The third group is the focussed or logical FCNs known as the Linear zone. These FCNs take time to review the circumstances and access memories for known patterns or experience on the subject. This information is then mapped onto any relevant information from the senses regarding the situation. An answer is then processed using some form of method, plan, process, algorithm or calculation that has possibly considered different options to arrive at a conclusion. This group of FCNs resulted from agricultural planning when man started setting up villages to live in groups and stopped roaming to hunt. Thought was needed to plan future crops or rear farm animals for food. Careful and thorough long term decisions needed to be taken for the survival of the group. Lessons were learnt from the past seasonal cycles and then considered to ensure enough food was planted,
tended to and harvested for the group’s future. Unlike the first two zones, this zone accesses memories to think through possible options. This requirement for attention or focus can be compounded by the need to update or change the FCN with respect to updating memories with new information or developing new skills or strategies. This is the group of FCN’s that are used for all new tasks that require any type of concentration to complete. Unfortunately, although we all would like to believe we can multi-task this type of thought in a similar fashion to Automatic or Continuous groups, we are biologically engineered to only perform one Linear FCN task at once. Doing a math question and at the same time reciting the alphabet in reverse is not possible, unless it is practiced until another Automatic or Continuous FCN can perform one of the tasks leaving just one for the Linear FCN. The ability to do only one Linear task together with Continuous or Automatic tasks is common amongst mammals who all have a right and left side to the brain (Lateralised Brain) and originates from the need to eat plus think about any nearby predator’s activity in parallel.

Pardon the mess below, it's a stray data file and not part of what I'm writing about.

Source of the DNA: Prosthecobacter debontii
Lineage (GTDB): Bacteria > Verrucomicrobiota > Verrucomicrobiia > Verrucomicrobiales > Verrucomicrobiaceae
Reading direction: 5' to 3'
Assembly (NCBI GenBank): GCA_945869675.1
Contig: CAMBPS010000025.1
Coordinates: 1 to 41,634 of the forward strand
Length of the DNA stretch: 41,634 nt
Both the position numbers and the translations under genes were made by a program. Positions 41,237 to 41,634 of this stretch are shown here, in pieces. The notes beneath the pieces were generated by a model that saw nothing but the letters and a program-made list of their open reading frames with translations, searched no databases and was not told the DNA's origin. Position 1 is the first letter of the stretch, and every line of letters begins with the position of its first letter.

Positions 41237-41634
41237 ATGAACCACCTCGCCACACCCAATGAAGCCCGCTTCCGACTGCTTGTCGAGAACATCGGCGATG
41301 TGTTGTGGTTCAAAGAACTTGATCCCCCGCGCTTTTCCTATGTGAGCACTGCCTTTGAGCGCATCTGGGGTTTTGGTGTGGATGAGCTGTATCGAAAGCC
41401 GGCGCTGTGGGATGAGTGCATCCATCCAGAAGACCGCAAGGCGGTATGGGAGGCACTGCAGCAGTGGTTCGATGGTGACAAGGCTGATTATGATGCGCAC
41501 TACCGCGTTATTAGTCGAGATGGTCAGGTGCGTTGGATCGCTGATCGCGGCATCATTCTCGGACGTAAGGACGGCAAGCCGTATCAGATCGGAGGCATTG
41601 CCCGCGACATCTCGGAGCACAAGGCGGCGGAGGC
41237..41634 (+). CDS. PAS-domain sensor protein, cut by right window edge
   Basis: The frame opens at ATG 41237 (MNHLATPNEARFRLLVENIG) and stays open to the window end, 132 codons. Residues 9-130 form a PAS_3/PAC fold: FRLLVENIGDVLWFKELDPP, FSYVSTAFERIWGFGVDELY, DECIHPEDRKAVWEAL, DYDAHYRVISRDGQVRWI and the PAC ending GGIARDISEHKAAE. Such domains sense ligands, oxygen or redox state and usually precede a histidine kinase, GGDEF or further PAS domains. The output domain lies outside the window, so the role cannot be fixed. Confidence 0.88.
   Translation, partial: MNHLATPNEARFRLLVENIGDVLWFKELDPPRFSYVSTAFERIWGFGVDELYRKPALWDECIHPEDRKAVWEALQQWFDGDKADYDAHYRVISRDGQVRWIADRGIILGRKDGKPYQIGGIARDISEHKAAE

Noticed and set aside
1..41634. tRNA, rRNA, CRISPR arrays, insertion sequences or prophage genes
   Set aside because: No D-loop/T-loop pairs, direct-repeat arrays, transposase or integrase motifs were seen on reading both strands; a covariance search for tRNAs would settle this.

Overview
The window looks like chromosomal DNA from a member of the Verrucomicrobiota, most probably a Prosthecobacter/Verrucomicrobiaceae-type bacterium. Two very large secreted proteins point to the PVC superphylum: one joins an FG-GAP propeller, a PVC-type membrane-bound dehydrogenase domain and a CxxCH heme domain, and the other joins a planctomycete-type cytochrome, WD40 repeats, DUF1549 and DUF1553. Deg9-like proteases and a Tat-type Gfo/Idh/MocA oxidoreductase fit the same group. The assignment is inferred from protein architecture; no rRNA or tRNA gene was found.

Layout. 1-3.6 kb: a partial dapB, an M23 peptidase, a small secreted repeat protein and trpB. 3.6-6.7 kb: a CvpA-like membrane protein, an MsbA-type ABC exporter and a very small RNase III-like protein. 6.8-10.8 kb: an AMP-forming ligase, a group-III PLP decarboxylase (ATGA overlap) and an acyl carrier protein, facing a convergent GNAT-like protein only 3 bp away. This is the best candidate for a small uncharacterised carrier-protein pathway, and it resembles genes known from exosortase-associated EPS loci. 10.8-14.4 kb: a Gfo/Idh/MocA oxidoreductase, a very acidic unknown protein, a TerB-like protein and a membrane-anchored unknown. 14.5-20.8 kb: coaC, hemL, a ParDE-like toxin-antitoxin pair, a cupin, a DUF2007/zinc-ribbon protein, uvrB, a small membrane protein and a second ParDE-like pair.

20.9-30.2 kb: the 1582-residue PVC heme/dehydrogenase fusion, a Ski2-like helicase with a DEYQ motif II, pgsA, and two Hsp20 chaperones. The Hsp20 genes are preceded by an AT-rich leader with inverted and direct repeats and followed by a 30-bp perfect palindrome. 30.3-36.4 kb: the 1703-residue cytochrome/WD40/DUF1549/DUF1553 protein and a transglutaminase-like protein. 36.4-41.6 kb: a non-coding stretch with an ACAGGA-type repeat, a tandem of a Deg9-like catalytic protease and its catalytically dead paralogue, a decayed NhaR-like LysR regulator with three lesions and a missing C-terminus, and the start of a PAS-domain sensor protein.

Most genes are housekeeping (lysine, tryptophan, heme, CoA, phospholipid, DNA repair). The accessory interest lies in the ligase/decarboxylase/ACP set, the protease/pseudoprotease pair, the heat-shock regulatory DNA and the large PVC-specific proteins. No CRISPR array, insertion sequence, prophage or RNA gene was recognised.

And the final behaviour group is Adaptive. This strategy is to ‘ponder’ upon a question or issue and then reach as answer sometime in the future. These questions m
ay have multiple solutions that may be in conflict possibly one good for the short term but detrimental for the long term. This is zone of thought is actually the most powerful and creative zone the brain can utilise. Using this zone, a problem may never get answered as the FCN may come up with an idea or to resolve the issue using a totally different approach. This originated from early human life contemplating when and where to go, possibly following migration paths to locate prey or as a result of seasonal influences. This zone is where the brain goes when there is nothing to think about; nothing demanding our immediate attention. In neuroscience this thought process includes the default